Twenty U.S. biotechnology firms are heading to China and Japannext week in search of financial backing for development of theirpharmaceutical products.The Asian trade mission is being coordinated by the Washington-based Biotechnology Industry Organization (BIO) with theassistance of the U.S. Department of Commerce.BIO President Carl Feldbaum said the Far East trip is the firstpartnering mission organized by the trade association.The objective, he said, is to help emerging biotechnology companiesestablish international contacts they otherwise could not make ontheir own.China and Japan were selected as destinations for BIO's "maiden"venture because the U.S. companies participating expressed thegreatest interest in that region and the response from Asiangovernment and industry officials also was strong."There are really two phases to the mission," Feldbaum said. "Thetrip to China is more trailblazing and setting the stage for futurepartnering missions. In Tokyo, we have a more developed agenda formaking deals."On its 10-day mission, beginning Nov. 7, eight companies will travelfirst to Beijing and Shanghai in China and then go to Hong Kong andShenzhen for meetings with government and industry officials.Those companies then will be joined by 12 others in Japan wherethey will make presentations to pharmaceutical companies at theU.S. Trade Center in Ikebukero."There was some intense interest in expanding the trip to Taiwan,Singapore and Indonesia," Feldbaum said, "but we couldn't do it thistime. That will have to be the focus of a future mission. We hope thiswill lead to a series of missions to Southeast Asia and Europe."While the Far East is considered the world's second largestpharmaceutical market, China, with one-fifth of the globe'spopulation, is in the early stages of biotechnology development."But it's not so early," Feldbaum said, "that you can't imagine itdeveloping very fast and it's not out of the question that deals couldbe made."Companies taking part in the venture are Avigen, of Alameda, Calif.;Canji Inc., of San Diego; Collaborative Laboratories, of EastSetauket, N.Y.; Creative BioMolecules Inc., of Hopkinton, Mass.;Cubist Pharmaceuticals Inc., of Cambridge, Mass.; CytRx Corp., ofNorcross, Ga.; ErgoScience, of Charlestown, Mass.; Hybridon Inc.,of Worcester, Mass.; Inhale Therapeutic Systems, of Palo Alto,Calif.; Immulogic Pharmaceutical Corp., of Waltham, Mass.;Immucell Corp., of Portland, Maine; LeukoSite Inc., of Boston;Lexin Pharmaceutical Corp., of Horsham, Pa.; Progenitor Inc., ofAthens, Ohio; Receptagen Ltd., of Edmonds, Wash.; SEQ Ltd., ofPrinceton, N.J.; Seragen Inc., of Hopkinton, Mass.; SignalPharmaceutical Inc., of San Diego; Tanox Biosystems Inc., ofHouston; and the Center for Molecular Crystallography at theUniversity of Alabama in Birmingham. n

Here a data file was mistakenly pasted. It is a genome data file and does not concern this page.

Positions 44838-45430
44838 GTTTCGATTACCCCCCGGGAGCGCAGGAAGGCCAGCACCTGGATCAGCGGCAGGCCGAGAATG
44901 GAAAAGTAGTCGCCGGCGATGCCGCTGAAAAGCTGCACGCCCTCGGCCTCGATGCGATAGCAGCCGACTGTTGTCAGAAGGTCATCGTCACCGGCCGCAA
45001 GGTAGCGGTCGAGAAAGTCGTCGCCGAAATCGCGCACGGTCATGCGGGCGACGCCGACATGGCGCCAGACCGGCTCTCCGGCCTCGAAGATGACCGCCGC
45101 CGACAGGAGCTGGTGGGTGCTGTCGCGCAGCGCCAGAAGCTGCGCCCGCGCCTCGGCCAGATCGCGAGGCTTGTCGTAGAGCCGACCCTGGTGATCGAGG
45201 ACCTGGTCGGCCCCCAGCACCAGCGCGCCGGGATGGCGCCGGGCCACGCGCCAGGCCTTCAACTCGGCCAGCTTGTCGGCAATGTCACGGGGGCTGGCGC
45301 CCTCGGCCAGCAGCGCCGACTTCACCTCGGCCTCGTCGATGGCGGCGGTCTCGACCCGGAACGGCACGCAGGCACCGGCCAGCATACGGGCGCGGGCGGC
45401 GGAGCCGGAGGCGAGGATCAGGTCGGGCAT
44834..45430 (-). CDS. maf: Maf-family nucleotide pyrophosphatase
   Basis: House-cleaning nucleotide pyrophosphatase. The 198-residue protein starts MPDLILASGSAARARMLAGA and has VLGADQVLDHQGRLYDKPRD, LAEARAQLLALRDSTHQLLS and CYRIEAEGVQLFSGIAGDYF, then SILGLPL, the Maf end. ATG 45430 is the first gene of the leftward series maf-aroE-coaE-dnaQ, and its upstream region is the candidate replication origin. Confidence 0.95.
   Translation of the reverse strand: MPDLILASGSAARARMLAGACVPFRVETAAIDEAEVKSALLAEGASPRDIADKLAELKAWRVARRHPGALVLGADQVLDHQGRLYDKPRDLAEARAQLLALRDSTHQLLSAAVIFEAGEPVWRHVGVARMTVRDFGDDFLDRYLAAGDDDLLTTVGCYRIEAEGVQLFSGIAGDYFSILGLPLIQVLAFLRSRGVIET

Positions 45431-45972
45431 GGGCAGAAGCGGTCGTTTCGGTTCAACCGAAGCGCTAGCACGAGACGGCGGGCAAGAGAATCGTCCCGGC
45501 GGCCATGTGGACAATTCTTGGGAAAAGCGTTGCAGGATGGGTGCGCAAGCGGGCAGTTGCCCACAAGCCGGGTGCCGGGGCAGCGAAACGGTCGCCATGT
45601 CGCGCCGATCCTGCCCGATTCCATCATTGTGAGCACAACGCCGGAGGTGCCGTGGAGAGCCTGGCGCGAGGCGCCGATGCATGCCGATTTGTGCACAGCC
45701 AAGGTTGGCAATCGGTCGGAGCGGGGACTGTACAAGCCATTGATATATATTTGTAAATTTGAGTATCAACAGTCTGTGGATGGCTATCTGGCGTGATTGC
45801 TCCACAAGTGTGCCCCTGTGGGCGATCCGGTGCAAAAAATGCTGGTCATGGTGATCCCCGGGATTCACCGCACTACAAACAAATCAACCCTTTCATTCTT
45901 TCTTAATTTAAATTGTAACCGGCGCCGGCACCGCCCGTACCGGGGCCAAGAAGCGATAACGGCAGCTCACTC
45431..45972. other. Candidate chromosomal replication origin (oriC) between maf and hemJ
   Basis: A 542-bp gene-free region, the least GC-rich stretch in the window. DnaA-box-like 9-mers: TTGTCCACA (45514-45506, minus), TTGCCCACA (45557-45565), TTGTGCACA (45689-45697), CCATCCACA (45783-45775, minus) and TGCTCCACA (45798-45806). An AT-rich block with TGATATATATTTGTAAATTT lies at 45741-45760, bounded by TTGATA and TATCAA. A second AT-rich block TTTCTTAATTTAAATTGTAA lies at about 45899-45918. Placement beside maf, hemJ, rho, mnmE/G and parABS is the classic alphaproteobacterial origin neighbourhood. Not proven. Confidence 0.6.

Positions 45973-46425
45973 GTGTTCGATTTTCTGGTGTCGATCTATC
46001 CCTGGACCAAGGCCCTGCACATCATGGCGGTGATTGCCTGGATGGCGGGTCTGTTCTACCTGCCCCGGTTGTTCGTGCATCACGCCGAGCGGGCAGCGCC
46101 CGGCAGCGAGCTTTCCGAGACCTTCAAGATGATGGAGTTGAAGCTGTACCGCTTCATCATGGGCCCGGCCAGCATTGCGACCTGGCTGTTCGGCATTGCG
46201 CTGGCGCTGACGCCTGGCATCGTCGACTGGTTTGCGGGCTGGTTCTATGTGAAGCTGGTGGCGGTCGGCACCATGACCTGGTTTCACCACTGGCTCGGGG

-- Charles Craig

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